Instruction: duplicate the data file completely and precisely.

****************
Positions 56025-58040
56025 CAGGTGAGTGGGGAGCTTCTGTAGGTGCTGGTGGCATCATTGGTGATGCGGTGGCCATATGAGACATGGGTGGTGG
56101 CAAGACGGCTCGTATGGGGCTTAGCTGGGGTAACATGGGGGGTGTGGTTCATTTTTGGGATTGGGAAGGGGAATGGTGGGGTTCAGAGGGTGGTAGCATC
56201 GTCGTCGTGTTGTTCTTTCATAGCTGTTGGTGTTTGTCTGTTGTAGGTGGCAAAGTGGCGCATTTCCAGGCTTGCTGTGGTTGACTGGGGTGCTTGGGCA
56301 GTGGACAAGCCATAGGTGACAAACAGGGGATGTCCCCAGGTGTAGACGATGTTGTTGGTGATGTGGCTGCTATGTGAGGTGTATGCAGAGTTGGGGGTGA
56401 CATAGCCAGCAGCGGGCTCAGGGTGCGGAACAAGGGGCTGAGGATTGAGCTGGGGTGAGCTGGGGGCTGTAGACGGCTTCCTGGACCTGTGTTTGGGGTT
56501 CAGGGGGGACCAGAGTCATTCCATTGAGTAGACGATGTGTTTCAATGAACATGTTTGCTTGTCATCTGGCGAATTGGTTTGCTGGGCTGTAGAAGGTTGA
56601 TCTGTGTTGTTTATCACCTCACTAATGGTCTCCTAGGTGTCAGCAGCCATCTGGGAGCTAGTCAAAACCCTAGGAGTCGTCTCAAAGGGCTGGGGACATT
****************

Positions 56025-58040
56025 CAGGTGAGTGGGGAGCTTCTGTAGGTGCTGGTGGCATCATTGGTGATGCGGTGGCCATATGAGACATGGGTGGTGG
56101 CAAGACGGCTCGTATGGGGCTTAGCTGGGGTAACATGGGGGGTGTGGTTCATTTTTGGGATTGGGAAGGGGAATGGTGGGGTTCAGAGGGTGGTAGCATC
56201 GTCGTCGTGTTGTTCTTTCATAGCTGTTGGTGTTTGTCTGTTGTAGGTGGCAAAGTGGCGCATTTCCAGGCTTGCTGTGGTTGACTGGGGTGCTTGGGCA
56301 GTGGACAAGCCATAGGTGACAAACAGGGGATGTCCCCAGGTGTAGACGATGTTGTTGGTGATGTGGCTGCTATGTGAGGTGTATGCAGAGTTGGGGGTGA
56401 CATAGCCAGCAGCGGGCTCAGGGTGCGGAACAAGGGGCTGAGGATTGAGCTGGGGTGAGCTGGGGGCTGTAGACGGCTTCCTGGACCTGTGTTTGGGGTT
56501 CAGGGGGGACCAGAGTCATTCCATTGAGTAGACGATGTGTTTCAATGAACATGTTTGCTTGTCATCTGGCGAATTGGTTTGCTGGGCTGTAGAAGGTTGA
56601 TCTGTGTTGTTTATCACCTCACTAATGGTCTCCTAGGTGTCAGCAGCCATCTGGGAGCTAGTCAAAACCCTAGGAGTCGTCTCAAAGGGCTGGGGACATT